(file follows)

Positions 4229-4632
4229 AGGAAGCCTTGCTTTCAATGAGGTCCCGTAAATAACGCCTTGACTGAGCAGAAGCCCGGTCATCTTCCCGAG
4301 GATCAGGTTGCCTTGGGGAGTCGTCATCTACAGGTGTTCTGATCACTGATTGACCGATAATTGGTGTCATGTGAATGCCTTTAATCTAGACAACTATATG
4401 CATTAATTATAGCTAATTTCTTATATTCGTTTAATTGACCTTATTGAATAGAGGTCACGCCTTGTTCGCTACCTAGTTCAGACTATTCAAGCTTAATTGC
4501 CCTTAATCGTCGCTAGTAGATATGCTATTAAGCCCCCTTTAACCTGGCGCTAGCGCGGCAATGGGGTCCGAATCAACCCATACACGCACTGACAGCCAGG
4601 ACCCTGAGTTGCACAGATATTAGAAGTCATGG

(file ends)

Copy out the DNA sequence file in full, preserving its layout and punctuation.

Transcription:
Positions 4229-4632
4229 AGGAAGCCTTGCTTTCAATGAGGTCCCGTAAATAACGCCTTGACTGAGCAGAAGCCCGGTCATCTTCCCGAG
4301 GATCAGGTTGCCTTGGGGAGTCGTCATCTACAGGTGTTCTGATCACTGATTGACCGATAATTGGTGTCATGTGAATGCCTTTAATCTAGACAACTATATG
4401 CATTAATTATAGCTAATTTCTTATATTCGTTTAATTGACCTTATTGAATAGAGGTCACGCCTTGTTCGCTACCTAGTTCAGACTATTCAAGCTTAATTGC
4501 CCTTAATCGTCGCTAGTAGATATGCTATTAAGCCCCCTTTAACCTGGCGCTAGCGCGGCAATGGGGTCCGAATCAACCCATACACGCACTGACAGCCAGG
4601 ACCCTGAGTTGCACAGATATTAGAAGTCATGG